Rogue Rules 

Most local political aspirants hope to one day be elected mayor. But if they're interested in power, maybe they should think about running for county sheriff.

Though funded by the county, the sheriff's office has a great deal of autonomy. He (or she) is elected countywide, controls the jail and law enforcement in the unincorporated areas, and isn't subject to oversight by the county mayor. And he gets to carry a gun and arrest people.

But because of a recent state Supreme Court ruling, the County Commission may look at bringing the sheriff's office, as well as the county trustee, clerk, register, and assessor, more in-house.

In January, the court found that Knox County's charter did not specifically establish the five offices. Instead, the elected positions were established by the state constitution, meaning their local authority is "de facto" or, if you like, "maverick" or "rogue."

Based on the ruling, Shelby County attorney Brian Kuhn recommended changing the charter either by appointing or electing a charter commission or simply holding a countywide referendum to expressly establish the offices. The charter cannot be changed without a referendum, so it appears county voters will be voting on something come fall 2008. Exactly what, however, remains unclear.

And there could be massive governmental changes. At a recent committee meeting, Commissioner Mike Ritz proposed eliminating the sheriff's office altogether in favor of a "metropolitan law enforcement" agency with the city.

Though the de-facto positions are mostly administrative in nature, most Tennessee counties have elected sheriffs and trustees, with the exception of Nashville's Davidson County.

"This is an opportunity to look at what really makes sense from a county-management standpoint," said Commissioner Deidre Malone. "This form of government ... deals with so many elected officials."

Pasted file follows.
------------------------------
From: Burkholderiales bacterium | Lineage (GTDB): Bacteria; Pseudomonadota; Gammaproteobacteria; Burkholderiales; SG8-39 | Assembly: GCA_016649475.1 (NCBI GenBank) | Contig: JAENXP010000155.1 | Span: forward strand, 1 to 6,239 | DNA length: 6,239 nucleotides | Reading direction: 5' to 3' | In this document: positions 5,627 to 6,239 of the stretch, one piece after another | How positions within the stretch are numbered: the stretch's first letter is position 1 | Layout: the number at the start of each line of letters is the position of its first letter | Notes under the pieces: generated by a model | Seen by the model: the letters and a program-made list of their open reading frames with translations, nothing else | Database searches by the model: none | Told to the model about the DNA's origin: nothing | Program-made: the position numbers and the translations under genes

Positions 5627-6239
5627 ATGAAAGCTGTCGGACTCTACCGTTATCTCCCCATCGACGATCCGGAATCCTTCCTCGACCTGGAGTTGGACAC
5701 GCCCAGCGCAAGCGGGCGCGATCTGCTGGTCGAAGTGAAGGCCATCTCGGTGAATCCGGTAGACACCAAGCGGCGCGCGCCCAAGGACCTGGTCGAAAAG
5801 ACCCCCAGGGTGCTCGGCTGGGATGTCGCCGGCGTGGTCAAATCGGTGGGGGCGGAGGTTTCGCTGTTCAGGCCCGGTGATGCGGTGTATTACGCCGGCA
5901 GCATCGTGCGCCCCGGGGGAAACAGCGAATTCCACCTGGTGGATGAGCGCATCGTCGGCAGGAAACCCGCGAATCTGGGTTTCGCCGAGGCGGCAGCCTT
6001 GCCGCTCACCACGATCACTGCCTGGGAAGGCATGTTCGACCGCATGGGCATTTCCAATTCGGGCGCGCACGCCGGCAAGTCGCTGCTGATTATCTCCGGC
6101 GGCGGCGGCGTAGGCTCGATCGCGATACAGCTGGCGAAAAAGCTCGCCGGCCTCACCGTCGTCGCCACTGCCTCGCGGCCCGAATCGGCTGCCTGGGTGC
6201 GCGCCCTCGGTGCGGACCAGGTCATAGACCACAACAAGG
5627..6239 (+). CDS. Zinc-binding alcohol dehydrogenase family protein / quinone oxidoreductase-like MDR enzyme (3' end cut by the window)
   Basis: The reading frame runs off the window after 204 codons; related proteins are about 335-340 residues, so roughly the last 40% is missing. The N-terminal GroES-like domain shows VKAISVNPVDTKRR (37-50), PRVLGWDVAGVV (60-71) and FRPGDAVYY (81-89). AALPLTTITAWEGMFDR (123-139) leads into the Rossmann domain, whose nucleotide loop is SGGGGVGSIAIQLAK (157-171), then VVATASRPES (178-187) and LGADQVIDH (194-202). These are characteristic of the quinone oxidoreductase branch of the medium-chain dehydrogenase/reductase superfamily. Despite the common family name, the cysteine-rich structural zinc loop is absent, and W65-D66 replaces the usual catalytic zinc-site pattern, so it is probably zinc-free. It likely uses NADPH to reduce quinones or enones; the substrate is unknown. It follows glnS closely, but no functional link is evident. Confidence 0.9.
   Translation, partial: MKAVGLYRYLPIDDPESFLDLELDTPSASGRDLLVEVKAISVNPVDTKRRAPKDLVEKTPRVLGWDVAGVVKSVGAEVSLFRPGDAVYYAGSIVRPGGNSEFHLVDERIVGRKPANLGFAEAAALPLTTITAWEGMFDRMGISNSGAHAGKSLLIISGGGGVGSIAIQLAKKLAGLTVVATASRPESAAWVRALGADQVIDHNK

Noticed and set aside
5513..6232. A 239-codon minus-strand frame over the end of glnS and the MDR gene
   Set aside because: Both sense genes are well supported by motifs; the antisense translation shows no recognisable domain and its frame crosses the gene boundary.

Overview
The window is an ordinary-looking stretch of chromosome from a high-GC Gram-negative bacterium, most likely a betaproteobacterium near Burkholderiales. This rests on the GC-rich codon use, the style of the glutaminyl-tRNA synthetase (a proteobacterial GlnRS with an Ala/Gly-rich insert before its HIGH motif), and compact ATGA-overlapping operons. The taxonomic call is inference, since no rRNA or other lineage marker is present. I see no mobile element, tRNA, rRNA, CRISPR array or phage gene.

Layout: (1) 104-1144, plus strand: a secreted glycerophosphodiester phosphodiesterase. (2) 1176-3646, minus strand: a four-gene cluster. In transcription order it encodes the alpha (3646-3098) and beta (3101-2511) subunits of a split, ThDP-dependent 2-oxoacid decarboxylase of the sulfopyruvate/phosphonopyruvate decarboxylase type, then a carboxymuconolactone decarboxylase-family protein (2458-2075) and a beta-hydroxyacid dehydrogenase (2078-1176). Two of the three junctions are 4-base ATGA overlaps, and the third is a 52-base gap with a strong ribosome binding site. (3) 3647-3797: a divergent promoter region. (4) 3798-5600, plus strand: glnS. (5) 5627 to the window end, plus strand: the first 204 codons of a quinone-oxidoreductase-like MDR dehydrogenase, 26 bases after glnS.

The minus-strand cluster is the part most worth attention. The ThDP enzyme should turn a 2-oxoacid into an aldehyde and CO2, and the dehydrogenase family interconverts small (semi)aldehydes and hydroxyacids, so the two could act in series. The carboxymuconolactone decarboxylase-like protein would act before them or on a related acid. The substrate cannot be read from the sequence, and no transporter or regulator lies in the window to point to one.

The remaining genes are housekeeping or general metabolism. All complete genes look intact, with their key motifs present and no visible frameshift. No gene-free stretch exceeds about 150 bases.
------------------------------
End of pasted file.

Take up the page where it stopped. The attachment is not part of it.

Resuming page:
For a commission that jumped at the chance to add another judge to Juvenile Court, there's no telling what may happen. An appointed or elected charter commission could look at all pieces of county government like the city's current charter commission, not just the offices that need review.

"You could have a county manager and a board of alderman. You could choose from a variety of different forms of government," said Kuhn.

I'm not sure we need an entirely new system of governance, but it might not be a bad idea to rein in some of the county's free agents.

The people who are in those positions today might not abuse their authority. They might be model citizens. But it's important to think about what could happen.

During former Sheriff A.C. Gilless' tenure, the sheriff's office was tainted by a badge-selling scandal, charges of sexual harassment, wrongful-termination lawsuits, allegations that used equipment was loaned inappropriately to an Arkansas county, and a federal court order to relieve overcrowding and violent conditions in the county jail.

But no matter how bad things seemed, the county mayor and the County Commission were powerless to remove Gilless. Unlike Memphis police director Larry Godwin, the sheriff doesn't serve at the will and pleasure of the mayor.

Maybe he should.

The sheriff serves at the will and pleasure of the voters, and in the absence of term limits for that office, that can be a very long time.

But oversight isn't the only problem with the de-facto offices. General confusion, especially over the powers of each position, can waste time and money.

The trustee's office has fared better than that of the sheriff (although it's hard not to when compared with sexual harassment and federal court orders). But Trustee Bob Patterson seems to revel in his office's outsider status, contending that county purchasing and employment guidelines don't apply. In 1991, he sued then-Mayor Bill Morris for control of county investments. (Three years later, he dropped the lawsuit.)

I don't know if a more cohesive government would be better all around, but if branches are going to be suing each other, well, I have to say it's worth a look.

It's one thing to give someone a badge; it's quite another to give them free rein.

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